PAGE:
I visited Prato many years ago and I remember thinking it was an interesting city that deserved more exploration. In October I dropped in for a few hours. It is on the train line between Lucca and Florence, making it very easy to get to.
I left the train at Porta Serraglia, on the edge of the old section of Prato, a very good place to begin a walk through the city.
Just a short walk from the station is the magnificent cathedral of Santo Stefano, built on the site of an earlier church. The current structure dates from the Romanesque period of the 12th century.
The external pulpit was added between 1428 – 1438, built by Michelozzo and decorated by Donatello.
The church houses frescoes by Paolo Uccello, Filippo Lippi and Agnolo Gaddi.
The Piazza del Duomo is enormous. A lovely fountain forms the centrepiece.
Mazzoni keeps a weary watch over the piazza often with the help of pigeons sitting on his head.
Piazza del Comune is the heart of Prato. The square is home to the medieval Palazzo Pretoria, which is now a museum. It was built in the 13th century from red brick. An external staircase, clock tower and white stone gothic style additions happened from the 16th century.
The imposing white marble statue of Prato’s famous merchant, Francesco di Marco Datini (1335-1420), dominates the square.
The lovely Fontana del Bacchino is tucked in a corner. It is a copy of the original by Ferdinand Tacca, which is now kept in the Palazzo Comunale.
The streets of Prato are easy to navigate and there are many interesting buildings to keep your attention. There is good shopping and inviting cafes and restaurants.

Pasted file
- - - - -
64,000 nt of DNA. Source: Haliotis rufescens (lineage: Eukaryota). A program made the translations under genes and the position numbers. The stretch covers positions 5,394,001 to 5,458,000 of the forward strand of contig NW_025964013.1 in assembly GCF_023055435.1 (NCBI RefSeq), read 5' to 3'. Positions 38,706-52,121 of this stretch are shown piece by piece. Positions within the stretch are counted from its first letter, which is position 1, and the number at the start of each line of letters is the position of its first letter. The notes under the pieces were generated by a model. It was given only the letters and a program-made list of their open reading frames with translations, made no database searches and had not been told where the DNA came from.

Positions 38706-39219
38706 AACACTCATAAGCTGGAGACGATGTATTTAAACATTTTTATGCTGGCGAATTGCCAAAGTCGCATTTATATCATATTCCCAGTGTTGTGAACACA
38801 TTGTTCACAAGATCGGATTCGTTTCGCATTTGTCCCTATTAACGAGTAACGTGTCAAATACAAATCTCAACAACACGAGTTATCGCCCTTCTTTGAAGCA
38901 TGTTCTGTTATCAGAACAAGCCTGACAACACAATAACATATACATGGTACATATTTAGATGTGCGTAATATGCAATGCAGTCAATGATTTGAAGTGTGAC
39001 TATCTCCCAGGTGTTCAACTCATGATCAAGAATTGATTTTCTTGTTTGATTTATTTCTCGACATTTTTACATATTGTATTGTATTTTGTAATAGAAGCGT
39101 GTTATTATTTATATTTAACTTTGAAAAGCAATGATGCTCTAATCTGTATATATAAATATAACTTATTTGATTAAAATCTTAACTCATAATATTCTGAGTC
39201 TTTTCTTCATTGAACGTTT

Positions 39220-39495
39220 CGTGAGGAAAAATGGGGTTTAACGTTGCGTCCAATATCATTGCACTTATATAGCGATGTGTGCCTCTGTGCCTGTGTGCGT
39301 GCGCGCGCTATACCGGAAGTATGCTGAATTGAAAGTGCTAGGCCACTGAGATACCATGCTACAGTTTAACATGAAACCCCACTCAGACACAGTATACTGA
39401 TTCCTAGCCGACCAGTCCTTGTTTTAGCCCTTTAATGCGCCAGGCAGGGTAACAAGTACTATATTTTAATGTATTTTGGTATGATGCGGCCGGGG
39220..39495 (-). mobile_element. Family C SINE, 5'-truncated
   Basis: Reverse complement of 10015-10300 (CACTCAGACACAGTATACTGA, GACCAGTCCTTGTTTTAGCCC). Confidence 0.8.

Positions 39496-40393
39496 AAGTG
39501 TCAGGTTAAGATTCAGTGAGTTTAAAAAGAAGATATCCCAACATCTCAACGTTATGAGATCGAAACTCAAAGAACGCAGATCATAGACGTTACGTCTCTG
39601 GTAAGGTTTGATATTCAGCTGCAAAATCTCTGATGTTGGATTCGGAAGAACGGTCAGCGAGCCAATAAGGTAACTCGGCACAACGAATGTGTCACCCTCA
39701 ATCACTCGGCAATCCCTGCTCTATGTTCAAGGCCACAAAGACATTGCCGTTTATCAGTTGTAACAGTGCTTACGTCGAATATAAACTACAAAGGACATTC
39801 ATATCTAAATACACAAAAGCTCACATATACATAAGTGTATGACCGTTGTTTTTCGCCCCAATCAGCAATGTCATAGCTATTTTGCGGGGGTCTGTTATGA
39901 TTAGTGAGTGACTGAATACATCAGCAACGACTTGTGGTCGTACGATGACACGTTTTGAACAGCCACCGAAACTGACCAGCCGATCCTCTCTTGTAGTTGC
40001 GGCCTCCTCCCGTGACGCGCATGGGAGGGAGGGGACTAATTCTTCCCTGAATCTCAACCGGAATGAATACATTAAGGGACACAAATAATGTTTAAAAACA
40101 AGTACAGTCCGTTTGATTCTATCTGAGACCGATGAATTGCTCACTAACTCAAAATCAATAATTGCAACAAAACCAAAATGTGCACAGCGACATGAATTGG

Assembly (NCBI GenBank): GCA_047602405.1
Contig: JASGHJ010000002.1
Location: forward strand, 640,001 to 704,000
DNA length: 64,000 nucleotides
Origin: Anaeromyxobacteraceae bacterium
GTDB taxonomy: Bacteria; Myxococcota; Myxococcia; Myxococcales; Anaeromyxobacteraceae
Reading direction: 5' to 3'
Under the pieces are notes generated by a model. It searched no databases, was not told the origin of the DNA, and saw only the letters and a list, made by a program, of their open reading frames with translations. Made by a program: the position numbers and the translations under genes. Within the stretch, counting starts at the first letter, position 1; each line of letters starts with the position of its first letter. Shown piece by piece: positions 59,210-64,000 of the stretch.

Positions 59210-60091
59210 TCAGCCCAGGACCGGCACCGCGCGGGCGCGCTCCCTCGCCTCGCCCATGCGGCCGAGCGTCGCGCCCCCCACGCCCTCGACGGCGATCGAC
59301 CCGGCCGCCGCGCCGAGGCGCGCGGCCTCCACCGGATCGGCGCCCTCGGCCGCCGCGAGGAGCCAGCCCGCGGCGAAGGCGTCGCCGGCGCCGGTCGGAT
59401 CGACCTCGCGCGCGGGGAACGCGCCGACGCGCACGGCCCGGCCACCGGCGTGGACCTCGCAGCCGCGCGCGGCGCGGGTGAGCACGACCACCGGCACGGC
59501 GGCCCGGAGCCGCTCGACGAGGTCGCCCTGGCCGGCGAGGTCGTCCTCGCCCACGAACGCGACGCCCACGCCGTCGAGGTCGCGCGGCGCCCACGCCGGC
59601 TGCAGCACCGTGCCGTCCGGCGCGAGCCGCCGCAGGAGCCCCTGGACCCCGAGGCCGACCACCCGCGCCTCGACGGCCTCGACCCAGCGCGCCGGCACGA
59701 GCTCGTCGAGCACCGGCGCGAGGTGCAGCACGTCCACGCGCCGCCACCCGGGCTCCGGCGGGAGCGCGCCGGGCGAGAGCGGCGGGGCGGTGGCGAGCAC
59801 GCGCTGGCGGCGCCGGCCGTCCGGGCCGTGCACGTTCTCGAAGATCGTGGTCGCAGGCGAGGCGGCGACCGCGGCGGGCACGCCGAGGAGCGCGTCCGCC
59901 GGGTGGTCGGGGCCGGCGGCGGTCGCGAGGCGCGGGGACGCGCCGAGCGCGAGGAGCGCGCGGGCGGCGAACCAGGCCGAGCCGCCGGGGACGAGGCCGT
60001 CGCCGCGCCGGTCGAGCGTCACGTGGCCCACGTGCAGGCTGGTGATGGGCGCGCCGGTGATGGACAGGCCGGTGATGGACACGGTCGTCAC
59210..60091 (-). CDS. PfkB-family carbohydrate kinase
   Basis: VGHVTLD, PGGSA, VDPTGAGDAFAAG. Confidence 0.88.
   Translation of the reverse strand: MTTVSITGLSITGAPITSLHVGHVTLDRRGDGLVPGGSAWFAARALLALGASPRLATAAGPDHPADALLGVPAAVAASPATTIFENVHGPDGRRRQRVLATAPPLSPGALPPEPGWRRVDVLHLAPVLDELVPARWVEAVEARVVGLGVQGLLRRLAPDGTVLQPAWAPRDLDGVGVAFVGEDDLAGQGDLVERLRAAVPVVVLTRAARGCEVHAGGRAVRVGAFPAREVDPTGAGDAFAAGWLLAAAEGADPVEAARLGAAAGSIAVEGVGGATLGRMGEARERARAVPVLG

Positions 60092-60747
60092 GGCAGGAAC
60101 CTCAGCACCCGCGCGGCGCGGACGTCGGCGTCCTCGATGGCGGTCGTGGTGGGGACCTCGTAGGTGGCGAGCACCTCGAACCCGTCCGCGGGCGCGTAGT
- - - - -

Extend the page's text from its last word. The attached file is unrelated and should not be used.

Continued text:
A short walk from the Piazza del Comunale is the Castello dell’Imperatore, the only example of Swabian archicture in northern Italy.
It was built on the site of a small fortress. The castle is attributed to architect Riccardo da Latina, who also designed castles in Augusta, Syracuse and Catania. It was never finished because Fredierick died and the workmen left. It has served as a home , a war veteran’s shelter and a prison.
On my way back to the station I came upon a part of the old wall. Some of it had been put to use as an external wall of a house.
Prato has a long tradition of textile manufacture. There is an excellent textile museum, which I intend to visit on my next trip to Prato.
The city is still involved in textiles. It has the second largest Chinese community (after Milan) in Italy. Chinese immigrants first arrived in the 1980s and 1990s to work in the textile factories. There are around 3,500 workshops where approximately 45,000 Chinese workers are employed, legally and otherwise.
This community is outside the historical centre and has a thriving market area with lots of good Chinese restaurants. I realise that people don’t usually visit Italy to eat Chinese food, but when you stay for months at a time it can be a treat to eat something other than Italian food. I’ll show you one of these in another post.